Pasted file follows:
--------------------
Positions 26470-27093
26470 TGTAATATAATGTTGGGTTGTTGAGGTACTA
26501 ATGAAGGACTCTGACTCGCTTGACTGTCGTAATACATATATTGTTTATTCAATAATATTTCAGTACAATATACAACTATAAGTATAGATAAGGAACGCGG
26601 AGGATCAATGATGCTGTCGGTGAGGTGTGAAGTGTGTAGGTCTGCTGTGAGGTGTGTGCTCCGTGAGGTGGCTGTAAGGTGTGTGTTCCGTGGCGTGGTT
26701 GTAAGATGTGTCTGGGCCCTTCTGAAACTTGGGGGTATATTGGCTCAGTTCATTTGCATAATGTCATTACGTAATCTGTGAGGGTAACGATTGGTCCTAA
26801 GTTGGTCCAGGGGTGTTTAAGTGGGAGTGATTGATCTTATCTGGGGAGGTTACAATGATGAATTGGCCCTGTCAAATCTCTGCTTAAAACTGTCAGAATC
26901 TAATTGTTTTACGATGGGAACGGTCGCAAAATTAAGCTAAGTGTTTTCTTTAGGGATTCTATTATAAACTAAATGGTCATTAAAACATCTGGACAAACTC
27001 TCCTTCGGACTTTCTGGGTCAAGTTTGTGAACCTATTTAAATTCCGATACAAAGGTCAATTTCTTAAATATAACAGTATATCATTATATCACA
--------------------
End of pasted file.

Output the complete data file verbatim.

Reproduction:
Positions 26470-27093
26470 TGTAATATAATGTTGGGTTGTTGAGGTACTA
26501 ATGAAGGACTCTGACTCGCTTGACTGTCGTAATACATATATTGTTTATTCAATAATATTTCAGTACAATATACAACTATAAGTATAGATAAGGAACGCGG
26601 AGGATCAATGATGCTGTCGGTGAGGTGTGAAGTGTGTAGGTCTGCTGTGAGGTGTGTGCTCCGTGAGGTGGCTGTAAGGTGTGTGTTCCGTGGCGTGGTT
26701 GTAAGATGTGTCTGGGCCCTTCTGAAACTTGGGGGTATATTGGCTCAGTTCATTTGCATAATGTCATTACGTAATCTGTGAGGGTAACGATTGGTCCTAA
26801 GTTGGTCCAGGGGTGTTTAAGTGGGAGTGATTGATCTTATCTGGGGAGGTTACAATGATGAATTGGCCCTGTCAAATCTCTGCTTAAAACTGTCAGAATC
26901 TAATTGTTTTACGATGGGAACGGTCGCAAAATTAAGCTAAGTGTTTTCTTTAGGGATTCTATTATAAACTAAATGGTCATTAAAACATCTGGACAAACTC
27001 TCCTTCGGACTTTCTGGGTCAAGTTTGTGAACCTATTTAAATTCCGATACAAAGGTCAATTTCTTAAATATAACAGTATATCATTATATCACA